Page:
While the crew are discussing whether the satellite was intentionally damaged or not they discover an ‘object of unknown origin’ hidden in the meteor field nearby and Burnham is sent to investigate. It’s revealed to be an ancient structure but before she can explore further a Klingon warrior appears and Burnham unintentionally kills him while trying to escape. Any Star Trek fan worth their salt will understand the significance and potential danger in this, but Captain Georgiou and her superiors do not, given that no-one has has contact with the Klingons in about 100 years. They soon change their tune once a Klingon bird-of-Prey decloaks right in front of them and here’s where we find out a bit more about these new (or old given the timeline) world Klingons.
The Klingon ship is under the command of T'Kuvma (Chris Obi) who’s attempting to reunite the Klingon Empire. He plans to bring together the 24 great houses through a prophecy called the Light of Kahless - a plot point which has potential but will remain annoyingly vague should it never be mentioned again - and we discover that the unknown object in space is actually a beacon which will call all the great Klingon houses together. Once the beacon is lit and the leaders of the houses arrive we realise just how fractured the Klingon race is at this point and there’s a sense of watching Federation history in the making as they band together to face down the Shenzhou and the other Starfleet ships which have arrived to back them up. That said, it only really works if you already know Star Trek and if you’re new to the franchise it can feel a little underplayed.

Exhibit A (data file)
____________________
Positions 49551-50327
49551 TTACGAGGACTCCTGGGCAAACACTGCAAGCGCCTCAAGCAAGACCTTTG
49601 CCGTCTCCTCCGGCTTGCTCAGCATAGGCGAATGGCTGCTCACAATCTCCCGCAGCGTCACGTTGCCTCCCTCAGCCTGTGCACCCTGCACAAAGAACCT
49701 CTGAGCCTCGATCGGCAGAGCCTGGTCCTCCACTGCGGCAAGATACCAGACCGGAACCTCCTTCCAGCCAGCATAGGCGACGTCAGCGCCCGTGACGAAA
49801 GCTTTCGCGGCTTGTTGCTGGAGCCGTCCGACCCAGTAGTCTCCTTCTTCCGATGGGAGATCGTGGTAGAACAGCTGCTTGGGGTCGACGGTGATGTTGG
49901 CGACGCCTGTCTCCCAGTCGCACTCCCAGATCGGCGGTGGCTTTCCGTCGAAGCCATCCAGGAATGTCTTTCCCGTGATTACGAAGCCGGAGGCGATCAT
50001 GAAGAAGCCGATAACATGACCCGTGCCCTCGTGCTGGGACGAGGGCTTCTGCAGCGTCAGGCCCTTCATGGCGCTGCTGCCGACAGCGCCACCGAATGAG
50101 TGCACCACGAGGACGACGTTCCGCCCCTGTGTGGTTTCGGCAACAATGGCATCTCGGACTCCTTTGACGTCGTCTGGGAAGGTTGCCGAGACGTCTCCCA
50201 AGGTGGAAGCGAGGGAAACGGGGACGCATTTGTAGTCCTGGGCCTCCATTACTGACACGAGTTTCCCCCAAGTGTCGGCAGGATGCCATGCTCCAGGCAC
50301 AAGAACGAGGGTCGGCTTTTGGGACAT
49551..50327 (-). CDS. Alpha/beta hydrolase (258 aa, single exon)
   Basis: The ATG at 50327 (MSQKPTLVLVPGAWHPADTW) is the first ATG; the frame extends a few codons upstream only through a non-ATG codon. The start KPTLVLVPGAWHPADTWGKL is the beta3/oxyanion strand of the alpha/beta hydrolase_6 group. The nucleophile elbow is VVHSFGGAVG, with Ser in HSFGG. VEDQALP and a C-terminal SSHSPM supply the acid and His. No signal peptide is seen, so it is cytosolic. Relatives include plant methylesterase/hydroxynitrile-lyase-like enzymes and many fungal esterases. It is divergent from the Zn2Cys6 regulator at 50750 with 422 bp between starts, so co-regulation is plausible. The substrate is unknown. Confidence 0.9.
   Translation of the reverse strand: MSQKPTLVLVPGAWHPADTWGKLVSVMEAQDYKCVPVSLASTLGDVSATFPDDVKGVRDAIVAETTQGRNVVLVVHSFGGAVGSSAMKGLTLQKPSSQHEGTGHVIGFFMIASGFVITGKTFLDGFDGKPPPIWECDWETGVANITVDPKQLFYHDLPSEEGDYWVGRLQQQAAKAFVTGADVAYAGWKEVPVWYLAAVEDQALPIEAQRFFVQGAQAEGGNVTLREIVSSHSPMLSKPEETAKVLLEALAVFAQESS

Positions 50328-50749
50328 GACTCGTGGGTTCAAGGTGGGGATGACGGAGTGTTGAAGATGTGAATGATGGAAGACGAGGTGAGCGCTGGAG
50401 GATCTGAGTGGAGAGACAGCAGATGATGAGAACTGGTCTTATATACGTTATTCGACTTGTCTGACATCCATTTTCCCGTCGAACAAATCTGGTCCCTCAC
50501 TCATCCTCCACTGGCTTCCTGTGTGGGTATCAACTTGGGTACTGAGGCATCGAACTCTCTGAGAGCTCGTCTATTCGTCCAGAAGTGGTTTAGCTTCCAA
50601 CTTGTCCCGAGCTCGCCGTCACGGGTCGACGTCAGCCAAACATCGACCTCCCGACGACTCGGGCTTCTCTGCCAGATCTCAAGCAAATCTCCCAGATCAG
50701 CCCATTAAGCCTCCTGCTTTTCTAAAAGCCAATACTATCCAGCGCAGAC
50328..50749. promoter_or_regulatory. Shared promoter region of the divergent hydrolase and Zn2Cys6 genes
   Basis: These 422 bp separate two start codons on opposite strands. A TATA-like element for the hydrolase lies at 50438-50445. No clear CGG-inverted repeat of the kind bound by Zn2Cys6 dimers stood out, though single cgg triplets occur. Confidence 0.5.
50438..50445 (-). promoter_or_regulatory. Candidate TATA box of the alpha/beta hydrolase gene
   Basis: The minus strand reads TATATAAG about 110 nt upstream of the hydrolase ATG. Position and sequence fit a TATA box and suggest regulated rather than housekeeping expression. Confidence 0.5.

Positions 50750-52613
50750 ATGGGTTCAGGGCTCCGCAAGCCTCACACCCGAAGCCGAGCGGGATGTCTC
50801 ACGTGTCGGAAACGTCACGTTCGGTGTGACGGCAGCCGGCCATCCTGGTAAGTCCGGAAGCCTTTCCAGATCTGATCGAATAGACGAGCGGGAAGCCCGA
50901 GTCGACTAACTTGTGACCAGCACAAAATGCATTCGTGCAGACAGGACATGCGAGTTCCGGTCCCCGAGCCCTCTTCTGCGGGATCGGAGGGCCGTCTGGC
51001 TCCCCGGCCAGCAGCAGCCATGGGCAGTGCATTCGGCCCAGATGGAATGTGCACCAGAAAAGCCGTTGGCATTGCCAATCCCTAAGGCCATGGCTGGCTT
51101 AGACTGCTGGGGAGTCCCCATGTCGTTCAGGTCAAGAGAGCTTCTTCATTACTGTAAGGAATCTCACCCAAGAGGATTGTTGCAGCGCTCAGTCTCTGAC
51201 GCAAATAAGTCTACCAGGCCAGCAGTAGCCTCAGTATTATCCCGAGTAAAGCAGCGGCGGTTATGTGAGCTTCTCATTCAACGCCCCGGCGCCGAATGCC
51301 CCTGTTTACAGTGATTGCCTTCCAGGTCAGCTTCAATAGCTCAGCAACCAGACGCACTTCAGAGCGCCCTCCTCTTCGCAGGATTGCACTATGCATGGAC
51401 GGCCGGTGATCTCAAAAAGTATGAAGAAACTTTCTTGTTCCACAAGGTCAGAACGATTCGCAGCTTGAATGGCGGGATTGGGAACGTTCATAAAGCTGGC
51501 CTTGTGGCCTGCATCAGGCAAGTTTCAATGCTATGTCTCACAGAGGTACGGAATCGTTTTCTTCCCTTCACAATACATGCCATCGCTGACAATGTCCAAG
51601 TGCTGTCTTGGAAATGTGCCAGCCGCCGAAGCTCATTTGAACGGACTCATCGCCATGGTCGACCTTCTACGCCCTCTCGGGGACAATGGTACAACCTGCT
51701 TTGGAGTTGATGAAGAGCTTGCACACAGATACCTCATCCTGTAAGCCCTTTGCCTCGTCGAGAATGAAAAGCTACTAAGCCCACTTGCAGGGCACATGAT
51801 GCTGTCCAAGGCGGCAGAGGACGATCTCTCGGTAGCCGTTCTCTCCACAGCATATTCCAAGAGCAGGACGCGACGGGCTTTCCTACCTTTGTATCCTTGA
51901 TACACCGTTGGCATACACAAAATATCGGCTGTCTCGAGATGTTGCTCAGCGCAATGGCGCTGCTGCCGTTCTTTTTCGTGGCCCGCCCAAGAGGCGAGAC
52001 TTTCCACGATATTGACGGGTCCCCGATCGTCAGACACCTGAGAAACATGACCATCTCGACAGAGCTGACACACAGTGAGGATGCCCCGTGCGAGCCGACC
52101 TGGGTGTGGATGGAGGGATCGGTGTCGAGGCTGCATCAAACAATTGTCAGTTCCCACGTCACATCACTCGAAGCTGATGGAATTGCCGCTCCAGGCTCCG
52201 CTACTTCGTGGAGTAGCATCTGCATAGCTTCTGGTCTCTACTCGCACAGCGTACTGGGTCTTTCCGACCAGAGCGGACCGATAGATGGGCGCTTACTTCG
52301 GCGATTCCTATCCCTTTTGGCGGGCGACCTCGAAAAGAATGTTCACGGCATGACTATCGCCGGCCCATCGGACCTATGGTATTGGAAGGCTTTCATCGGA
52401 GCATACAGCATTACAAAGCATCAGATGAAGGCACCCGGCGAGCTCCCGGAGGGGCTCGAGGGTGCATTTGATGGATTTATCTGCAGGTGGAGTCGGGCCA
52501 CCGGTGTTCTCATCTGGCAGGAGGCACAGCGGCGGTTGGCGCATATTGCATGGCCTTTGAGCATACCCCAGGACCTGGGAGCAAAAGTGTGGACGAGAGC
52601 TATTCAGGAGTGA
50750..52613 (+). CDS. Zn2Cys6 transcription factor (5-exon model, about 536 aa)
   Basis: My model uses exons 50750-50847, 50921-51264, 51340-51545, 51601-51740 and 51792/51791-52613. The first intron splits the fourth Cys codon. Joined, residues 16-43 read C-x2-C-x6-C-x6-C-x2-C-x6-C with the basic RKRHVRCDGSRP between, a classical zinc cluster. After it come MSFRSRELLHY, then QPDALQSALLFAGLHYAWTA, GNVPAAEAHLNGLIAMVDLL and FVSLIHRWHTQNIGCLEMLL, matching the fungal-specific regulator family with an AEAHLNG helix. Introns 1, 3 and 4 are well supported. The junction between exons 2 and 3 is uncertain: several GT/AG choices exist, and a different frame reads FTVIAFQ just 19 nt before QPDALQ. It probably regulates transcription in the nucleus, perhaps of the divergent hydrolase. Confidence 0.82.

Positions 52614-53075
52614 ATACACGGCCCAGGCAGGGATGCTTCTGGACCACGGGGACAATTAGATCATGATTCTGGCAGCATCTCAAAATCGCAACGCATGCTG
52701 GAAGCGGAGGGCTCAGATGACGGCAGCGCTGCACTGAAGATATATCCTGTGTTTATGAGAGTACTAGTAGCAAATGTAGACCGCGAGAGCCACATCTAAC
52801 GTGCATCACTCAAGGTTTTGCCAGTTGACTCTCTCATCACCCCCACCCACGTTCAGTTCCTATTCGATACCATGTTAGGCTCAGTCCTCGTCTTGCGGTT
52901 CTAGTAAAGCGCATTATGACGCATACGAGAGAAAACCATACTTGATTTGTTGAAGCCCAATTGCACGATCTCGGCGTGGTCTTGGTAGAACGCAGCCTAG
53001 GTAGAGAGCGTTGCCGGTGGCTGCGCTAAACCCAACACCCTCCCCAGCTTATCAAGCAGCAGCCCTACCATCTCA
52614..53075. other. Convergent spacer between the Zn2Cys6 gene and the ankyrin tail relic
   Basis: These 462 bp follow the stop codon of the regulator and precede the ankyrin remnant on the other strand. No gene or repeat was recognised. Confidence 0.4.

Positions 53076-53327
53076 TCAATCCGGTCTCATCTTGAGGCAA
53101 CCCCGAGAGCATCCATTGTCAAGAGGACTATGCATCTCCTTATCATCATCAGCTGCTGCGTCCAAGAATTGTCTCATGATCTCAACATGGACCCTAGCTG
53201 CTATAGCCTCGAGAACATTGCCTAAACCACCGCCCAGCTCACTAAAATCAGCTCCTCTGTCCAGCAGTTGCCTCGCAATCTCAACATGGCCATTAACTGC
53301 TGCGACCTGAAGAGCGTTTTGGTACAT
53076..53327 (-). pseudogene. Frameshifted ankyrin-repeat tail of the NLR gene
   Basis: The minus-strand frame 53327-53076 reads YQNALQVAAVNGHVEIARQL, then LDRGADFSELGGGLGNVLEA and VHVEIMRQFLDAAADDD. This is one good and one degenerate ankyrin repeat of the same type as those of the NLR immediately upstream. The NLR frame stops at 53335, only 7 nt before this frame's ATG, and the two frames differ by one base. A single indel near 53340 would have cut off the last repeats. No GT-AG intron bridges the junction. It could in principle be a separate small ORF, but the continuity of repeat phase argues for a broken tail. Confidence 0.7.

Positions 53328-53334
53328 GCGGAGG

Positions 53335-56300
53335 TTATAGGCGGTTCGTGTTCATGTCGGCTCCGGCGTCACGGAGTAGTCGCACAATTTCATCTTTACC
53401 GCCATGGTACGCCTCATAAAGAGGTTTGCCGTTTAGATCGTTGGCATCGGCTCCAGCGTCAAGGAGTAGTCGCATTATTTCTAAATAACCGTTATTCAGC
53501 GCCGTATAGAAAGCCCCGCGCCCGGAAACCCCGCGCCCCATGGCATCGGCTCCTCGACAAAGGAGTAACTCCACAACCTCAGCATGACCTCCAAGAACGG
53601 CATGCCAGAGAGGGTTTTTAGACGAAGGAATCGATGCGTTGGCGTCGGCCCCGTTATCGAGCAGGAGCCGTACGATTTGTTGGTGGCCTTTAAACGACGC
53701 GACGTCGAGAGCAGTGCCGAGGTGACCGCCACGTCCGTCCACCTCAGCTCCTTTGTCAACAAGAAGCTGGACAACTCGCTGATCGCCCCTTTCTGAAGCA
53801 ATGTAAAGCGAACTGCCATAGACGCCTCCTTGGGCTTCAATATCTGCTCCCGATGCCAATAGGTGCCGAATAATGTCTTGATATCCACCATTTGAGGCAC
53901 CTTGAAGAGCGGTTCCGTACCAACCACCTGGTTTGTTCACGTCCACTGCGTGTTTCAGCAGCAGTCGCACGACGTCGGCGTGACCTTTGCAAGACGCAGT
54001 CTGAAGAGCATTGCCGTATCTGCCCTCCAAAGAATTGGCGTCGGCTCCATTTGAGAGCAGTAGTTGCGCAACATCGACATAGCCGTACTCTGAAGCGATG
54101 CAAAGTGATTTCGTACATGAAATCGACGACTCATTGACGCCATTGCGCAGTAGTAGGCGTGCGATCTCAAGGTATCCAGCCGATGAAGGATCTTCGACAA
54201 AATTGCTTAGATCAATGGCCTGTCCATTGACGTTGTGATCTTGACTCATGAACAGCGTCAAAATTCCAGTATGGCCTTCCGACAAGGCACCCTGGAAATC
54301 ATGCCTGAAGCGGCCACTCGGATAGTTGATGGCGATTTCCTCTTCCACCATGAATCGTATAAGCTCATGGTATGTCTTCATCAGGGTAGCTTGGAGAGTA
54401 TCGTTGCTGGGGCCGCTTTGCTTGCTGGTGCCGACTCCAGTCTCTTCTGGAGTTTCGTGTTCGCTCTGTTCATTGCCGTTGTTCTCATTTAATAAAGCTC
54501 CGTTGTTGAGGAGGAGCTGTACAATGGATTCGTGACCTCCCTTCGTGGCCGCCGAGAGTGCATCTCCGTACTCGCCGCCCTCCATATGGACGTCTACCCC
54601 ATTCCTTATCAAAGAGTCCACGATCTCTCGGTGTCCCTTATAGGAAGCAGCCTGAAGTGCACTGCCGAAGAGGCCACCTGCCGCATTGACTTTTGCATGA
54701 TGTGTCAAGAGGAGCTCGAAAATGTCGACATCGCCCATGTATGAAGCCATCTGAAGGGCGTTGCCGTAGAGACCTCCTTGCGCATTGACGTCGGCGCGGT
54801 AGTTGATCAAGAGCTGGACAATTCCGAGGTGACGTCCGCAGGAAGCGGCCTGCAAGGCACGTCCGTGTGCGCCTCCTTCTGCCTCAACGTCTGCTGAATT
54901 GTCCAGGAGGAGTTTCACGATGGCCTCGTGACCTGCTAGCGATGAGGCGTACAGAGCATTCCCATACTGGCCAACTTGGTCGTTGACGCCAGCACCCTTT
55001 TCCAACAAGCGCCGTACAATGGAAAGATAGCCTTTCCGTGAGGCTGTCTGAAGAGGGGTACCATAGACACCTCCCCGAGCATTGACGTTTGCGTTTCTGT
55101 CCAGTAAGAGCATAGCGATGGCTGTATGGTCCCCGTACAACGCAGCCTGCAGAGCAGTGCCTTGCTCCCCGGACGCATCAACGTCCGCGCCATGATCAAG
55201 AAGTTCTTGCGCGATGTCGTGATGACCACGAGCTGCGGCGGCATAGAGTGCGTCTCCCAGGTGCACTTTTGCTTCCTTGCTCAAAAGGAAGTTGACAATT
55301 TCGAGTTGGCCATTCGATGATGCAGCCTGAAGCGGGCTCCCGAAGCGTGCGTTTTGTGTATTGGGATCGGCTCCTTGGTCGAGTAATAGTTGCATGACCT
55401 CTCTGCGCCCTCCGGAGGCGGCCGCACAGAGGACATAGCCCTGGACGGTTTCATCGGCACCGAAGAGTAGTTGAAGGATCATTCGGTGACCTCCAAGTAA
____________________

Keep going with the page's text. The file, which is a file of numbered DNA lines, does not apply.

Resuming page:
We also waste no time delving into Burnham’s past. If you’ve been following the promotion of the show, you’ll already know that she was adopted by Spock’s parents, Sarek and Amanda, and raised on Vulcan. It’s revealed that her human parents were killed by Klingons which makes everyone understandably skeptical of her insistence that they need to fire on the Klingon ship first to show strength. However, she believes so completely that this is the best way to avoid a war that she actually attacks her Captain and tries to take over the bridge, and this is a massive problem. The idea that a Starfleet officer would not only disobey a direct order, but physically attack their superior and attempt munity is a hard one to swallow for those who know and love Star Trek. Add to this the fact that the First Officer in question is raised Vulcan and taught to suppress emotion and it becomes even more unbelievable. But that’s exactly what Burnham does and the first episode ends with Captain Georgiou pointing a phaser at Burnham and stopping her order to fire on the Klingon ship just in time.